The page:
Together we will win! Vulnerable communities of our system changer network take the initiative to change their lives themselves

Community ambassadors from Homabay and Eldoret meet to learn from each other

“Today we have an opportunity to learn more about jelly and solid soap making at SOLASA, one of our eight system changer network (SCN) partners. Our community ambassadors will then go back and disseminate this information to their perspective communities,” shared Cavin, leading the NGO Wa-Wa at Lake Victoria.

Community ambassadors – in this case being members from our fisher communities at Lake Victoria – have travelled to our MMH center in Eldoret’s slum Langas, where the local community members and NGO/SCN partner Solasa has welcomed them.

Community members train community members

“That’s the power of collaboration,” adds Sam Agutu, who runs the organization Tendo, in Nairobi’s slums. Also Sam Agutu, being an Ashoka and Making More Health fellow, has decided two years ago to set up an additional organization and to become with his communities a part of the SCN network.

What’s behind all these exchanges and the ambassador structure?

There is a lot to share about the idea of how to make sustainably impact happen. How to build on talents in vulnerable communities as key drivers of change …About system change approaches (instead of scaling single activities) and setting up a system changer network with eight different organizations in Western and Central Kenya. But let’s focus here on three key messages that drives us and what we experienced in the last years in a very positive way:

1. The deep belief that wherever possible the ownership of change should be with the vulnerable communities themselves. Because a real impact happens only if the people we target (be it through projects, digital tools or trainings onsite or online) learn, live and share themselves what is a win for them. Without owning within the community what “comes from outside” – although it might be a great initiative – nothing is really sustainable.

2. Probably it is not our main task – especially as a company or as a big organisation from abroad – to make impactful change happen “on the ground”. This is still a very traditional thinking. And who we are to decide which kind of change should happen? Isn’t it the communities and vulnerable people themselves who should develop, based on their own cultures and values, how to change? To have a choice how they want to change and what?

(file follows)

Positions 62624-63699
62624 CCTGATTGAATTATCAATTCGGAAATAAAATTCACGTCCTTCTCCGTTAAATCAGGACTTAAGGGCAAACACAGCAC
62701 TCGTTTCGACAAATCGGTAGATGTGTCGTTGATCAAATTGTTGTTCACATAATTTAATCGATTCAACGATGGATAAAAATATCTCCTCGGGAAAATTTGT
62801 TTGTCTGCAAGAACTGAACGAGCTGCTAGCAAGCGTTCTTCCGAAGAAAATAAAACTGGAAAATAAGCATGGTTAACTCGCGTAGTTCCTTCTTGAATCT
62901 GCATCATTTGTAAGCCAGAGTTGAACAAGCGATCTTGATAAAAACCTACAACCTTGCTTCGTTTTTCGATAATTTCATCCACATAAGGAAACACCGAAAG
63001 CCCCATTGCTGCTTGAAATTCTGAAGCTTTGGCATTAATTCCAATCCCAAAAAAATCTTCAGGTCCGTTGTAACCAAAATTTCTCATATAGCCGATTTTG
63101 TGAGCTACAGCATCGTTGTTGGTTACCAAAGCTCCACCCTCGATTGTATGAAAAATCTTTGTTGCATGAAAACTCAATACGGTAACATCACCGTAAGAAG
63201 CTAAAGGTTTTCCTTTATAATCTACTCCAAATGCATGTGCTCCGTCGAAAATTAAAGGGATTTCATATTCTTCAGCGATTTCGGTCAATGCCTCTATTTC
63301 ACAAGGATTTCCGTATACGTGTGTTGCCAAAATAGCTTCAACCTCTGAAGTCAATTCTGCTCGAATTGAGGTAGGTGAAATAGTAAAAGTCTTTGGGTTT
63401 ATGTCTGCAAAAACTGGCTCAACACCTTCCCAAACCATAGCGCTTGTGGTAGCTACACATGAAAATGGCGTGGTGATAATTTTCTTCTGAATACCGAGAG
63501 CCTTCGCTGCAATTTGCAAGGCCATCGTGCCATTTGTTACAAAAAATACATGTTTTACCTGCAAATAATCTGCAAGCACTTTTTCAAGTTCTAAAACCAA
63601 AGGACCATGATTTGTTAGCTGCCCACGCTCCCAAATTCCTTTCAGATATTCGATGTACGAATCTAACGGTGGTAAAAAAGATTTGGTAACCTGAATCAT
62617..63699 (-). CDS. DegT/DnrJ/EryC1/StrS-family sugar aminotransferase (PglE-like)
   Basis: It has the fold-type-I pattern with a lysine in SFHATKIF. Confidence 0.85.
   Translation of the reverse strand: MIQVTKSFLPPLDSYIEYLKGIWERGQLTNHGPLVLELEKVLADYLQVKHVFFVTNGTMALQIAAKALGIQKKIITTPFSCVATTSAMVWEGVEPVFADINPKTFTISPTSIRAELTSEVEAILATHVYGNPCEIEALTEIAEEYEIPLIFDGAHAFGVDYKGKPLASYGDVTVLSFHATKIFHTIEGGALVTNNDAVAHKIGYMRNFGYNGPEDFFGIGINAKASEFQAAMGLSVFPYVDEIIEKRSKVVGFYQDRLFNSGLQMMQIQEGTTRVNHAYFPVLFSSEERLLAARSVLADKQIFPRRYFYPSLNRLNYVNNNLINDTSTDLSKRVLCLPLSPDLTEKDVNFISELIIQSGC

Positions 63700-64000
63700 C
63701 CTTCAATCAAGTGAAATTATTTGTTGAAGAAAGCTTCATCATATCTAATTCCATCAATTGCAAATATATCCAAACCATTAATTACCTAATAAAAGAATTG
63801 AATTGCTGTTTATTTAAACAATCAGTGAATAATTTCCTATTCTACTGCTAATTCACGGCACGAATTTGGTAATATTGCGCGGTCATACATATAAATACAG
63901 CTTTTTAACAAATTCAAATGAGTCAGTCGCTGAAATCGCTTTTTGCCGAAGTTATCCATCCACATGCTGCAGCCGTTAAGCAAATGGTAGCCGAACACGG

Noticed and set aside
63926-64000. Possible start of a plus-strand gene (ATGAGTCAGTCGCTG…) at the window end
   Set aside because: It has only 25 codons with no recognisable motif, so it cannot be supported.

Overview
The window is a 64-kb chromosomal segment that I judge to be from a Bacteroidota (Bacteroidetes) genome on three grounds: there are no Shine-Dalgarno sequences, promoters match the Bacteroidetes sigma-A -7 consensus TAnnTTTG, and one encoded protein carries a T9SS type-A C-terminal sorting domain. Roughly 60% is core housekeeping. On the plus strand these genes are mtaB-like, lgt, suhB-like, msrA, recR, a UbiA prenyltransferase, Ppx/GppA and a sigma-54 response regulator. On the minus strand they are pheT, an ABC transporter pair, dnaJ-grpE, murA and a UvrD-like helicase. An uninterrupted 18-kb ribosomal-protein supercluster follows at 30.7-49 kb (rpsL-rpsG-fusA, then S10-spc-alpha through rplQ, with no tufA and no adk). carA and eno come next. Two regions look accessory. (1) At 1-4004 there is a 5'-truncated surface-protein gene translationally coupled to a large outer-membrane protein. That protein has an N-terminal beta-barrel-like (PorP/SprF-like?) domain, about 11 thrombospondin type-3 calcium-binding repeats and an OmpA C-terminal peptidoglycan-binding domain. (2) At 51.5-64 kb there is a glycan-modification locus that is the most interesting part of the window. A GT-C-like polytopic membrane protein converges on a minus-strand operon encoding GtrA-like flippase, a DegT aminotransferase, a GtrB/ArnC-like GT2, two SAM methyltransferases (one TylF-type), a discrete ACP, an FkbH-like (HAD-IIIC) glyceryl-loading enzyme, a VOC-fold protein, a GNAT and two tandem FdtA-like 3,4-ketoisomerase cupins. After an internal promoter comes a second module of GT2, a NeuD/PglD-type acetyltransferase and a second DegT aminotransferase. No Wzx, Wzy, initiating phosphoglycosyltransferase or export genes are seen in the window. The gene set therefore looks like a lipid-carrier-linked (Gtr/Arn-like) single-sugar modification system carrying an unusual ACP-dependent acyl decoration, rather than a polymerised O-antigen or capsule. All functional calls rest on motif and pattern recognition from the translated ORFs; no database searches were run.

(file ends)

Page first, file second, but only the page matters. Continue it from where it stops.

Change from inside is a long way to go and there are many single activities and stakeholders needed to make it happen. Probably, there is no single organisation who can tackle all basic needs (health, income generation, shelter, nutrition, mental health, water issues, farming…) in parallel, but if basic needs are not tackled in parallel how can a community grow? All these basic needs are interlinked.

Our contribution is more about ENGINEERING CHANGE STRUCTURES, to empower the communities, to create OPPORTUNITIES. To understand the whole system and context, to understand where are the needs and to see how to bridge the gaps. This means to build the right system structures, to build linkages, to create networks with changemakers, to bring together organizations and stakeholders of different backgrounds (universities, companies, employees, governments…) so that all basic needs of people living at the poverty line can be tackled in parallel. To empower local NGOs to implement together with their communities what is really needed. In the right sequence and the right solution makers. In short: it us our task to create a pattern of system change that is visible to the locals, that “opens door” so that real change becomes accessible long-term wise. A scalable pattern of change that can be scaled.

3. Trust. Trust in our system changer network partners. Trust in community members that they can make it. Trust that – while even starting small, but holistically – real change can happen and that the result of all that is impactful. Sustainably scalable. Trust in innovative ways of thinking and collaborating. Trust in us, the system changer network in Kenya!

We are proud of our community ambassadors! ( here in front of our Solasa – MMH center in Eldoret)

“We are on track. Together we win! – This is great. The system is working!” – that’s what the local SCN partners comment on what’s happening. And as a community member and ambassadors adds: “Such exchange programmes will work as a catalyst to faster community development!”

What do you think about it?

P.S. Soon the next SCN ambassadors exchange visit will take place, then our ambassadors will share about furniture making and farming practices … in this way and with the help of the community ambassadors we reach hundred thousands of community members in different locations…

One Comment Add yours

  1. Guadalupe Borsa says:

    So inspiring Manuela!

    Thanks for sharing.

    Kind regards



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